European countries, especially the Baltic states of Estonia, Latvia and Lithuania, have confronted Russian disinformation campaigns for decades. Their experience may offer useful lessons as the US joins the battle.
Estonia has a population less than half that of Silicon Valley. But the small Baltic nation has managed to put itself on the map as on of the most digitally innovative countries in the world through it's E-Stonia project, which has digitized almost all aspects of citizen life.
A campaign that Western military are linking to Russian hackers has targeted the contingent of 4,000 NATO troops deployed to Poland and the Baltic states this year, to protect the alliance’s European border with Russia.
The tiny Baltic nation of Estonia is afraid of Vladimir Putin's Russia. So it's stepping up its military preparations, which focus on preparing the people for guerrilla war. And it's trying to make it fun.
When Russia moved into Crimea last year, even NATO admits it was caught off-guard. But now a top NATO general says the West is alert to Putin's plans, and is developing its own moves to stop him from expanding any further.
Jonas Tarm is an up-and-coming composer and his Carnegie Hall debut this month was to be his coming out party. But that won't happen, after a complaint was filed over his composition's inclusion of a 45-second passage of the anthem of Germany's Nazi party.
Estonia has the youngest prime minister in the European Union. It's also rushing headlong into creating digital ID for people there. And while they offer access to an array of government and private services, they'll also issue online IDs to anyone who wants one — though they come with much less access.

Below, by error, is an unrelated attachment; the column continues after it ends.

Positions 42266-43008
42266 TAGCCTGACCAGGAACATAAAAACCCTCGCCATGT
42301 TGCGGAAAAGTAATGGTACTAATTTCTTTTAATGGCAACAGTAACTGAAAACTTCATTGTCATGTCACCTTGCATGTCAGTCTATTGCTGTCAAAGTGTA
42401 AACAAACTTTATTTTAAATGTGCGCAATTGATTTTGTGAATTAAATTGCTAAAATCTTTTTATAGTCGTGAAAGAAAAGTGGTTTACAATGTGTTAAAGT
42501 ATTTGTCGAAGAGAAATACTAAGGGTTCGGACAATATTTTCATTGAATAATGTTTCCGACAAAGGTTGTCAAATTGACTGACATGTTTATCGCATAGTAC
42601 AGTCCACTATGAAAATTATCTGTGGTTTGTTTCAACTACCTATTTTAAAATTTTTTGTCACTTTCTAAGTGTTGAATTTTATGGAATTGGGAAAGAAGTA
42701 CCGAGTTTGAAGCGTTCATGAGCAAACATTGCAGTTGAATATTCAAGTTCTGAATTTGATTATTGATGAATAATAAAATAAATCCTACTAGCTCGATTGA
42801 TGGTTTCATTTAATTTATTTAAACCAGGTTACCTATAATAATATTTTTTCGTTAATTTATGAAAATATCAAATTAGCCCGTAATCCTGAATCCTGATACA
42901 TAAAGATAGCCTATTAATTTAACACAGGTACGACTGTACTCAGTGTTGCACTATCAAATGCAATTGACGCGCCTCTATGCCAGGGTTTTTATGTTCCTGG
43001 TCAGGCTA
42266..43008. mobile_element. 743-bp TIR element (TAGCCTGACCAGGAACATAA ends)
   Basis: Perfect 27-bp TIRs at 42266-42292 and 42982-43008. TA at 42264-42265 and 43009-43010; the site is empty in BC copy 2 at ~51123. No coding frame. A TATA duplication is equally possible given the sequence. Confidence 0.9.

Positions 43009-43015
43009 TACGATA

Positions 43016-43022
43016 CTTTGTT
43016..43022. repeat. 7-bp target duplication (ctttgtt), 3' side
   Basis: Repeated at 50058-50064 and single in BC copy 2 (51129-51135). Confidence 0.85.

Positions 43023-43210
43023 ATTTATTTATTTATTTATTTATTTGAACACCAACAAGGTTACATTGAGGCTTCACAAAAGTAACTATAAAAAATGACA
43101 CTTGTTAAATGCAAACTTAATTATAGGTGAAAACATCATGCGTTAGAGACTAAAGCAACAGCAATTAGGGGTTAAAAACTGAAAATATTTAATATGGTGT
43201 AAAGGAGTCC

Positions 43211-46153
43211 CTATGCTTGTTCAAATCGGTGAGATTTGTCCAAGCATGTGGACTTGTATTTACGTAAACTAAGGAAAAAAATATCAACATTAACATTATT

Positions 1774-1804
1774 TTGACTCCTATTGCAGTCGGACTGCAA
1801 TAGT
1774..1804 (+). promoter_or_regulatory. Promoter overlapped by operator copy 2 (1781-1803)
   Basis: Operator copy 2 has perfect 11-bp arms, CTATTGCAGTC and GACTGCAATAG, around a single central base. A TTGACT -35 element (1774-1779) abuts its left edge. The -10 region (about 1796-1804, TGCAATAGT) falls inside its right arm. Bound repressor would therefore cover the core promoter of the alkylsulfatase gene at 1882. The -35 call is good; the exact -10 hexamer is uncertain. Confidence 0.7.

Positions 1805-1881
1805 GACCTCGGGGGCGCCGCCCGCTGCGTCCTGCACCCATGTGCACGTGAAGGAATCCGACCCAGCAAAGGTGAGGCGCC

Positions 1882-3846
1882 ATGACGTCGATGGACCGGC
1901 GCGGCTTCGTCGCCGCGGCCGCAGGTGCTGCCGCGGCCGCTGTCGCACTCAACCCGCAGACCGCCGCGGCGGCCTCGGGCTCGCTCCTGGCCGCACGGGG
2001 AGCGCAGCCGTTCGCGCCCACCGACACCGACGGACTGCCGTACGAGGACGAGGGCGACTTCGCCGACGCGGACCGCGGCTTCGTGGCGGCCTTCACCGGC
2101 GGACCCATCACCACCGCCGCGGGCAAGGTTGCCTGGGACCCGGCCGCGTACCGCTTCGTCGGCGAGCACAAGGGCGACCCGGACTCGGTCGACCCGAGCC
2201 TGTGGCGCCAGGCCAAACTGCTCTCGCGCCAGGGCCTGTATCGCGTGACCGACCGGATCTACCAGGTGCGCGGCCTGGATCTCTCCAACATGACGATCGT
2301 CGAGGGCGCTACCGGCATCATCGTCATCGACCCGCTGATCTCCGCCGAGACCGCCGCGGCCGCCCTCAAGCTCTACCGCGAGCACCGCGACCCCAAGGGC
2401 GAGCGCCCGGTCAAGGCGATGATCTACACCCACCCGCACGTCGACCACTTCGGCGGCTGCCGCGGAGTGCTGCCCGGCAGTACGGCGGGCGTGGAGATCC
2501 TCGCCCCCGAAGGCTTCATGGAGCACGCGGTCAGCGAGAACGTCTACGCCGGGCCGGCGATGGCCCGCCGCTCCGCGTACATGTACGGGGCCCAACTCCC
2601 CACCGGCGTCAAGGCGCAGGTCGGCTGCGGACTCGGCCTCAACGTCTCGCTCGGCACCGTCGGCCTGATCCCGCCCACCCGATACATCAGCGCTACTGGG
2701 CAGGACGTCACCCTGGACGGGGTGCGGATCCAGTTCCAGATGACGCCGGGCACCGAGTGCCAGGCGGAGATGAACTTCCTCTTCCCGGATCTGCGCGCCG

Cyrus Farivar reports that the Baltic nation of Estonia has opened a new trade office California's Silicon Valley, and its goal is to drum up high-tech business for Estonian burgeoning high-tech industry.
Senators Hillary Clinton and John McCain are rumored to have engaged in a drinking contest in Estonia in 2004, and Reporter Gabriel Gatehouse checks out the rumor and names the winner--when it comes to drinking, that is.
Estonians love to study English, but some in the Estonian government wonder whether Estonians put too much emphasis on learning English, and too little on learning other languages, as Cyrus Farivar reports from the Estonian capital, Tallinn.
This weekend a former defense ministry official in Estonia was arrested for treason. The official is suspected of selling NATO secrets to Russia. Anchor Lisa Mullins speaks with Edward Lucas, deputy editor of "The Economist," about the case.
The tiny Baltic nation of Estonia used to be a cheap tourist destination for many Europeans. But the economic downturn has hurt the tourist trade, forcing at least one hotel to turn to another of Estonia's strengths -- information technology -- to cut costs. Anchor Marco Werman speaks with Cyrus Farivar, author of a forthcoming book called "The Internet of Elsewhere."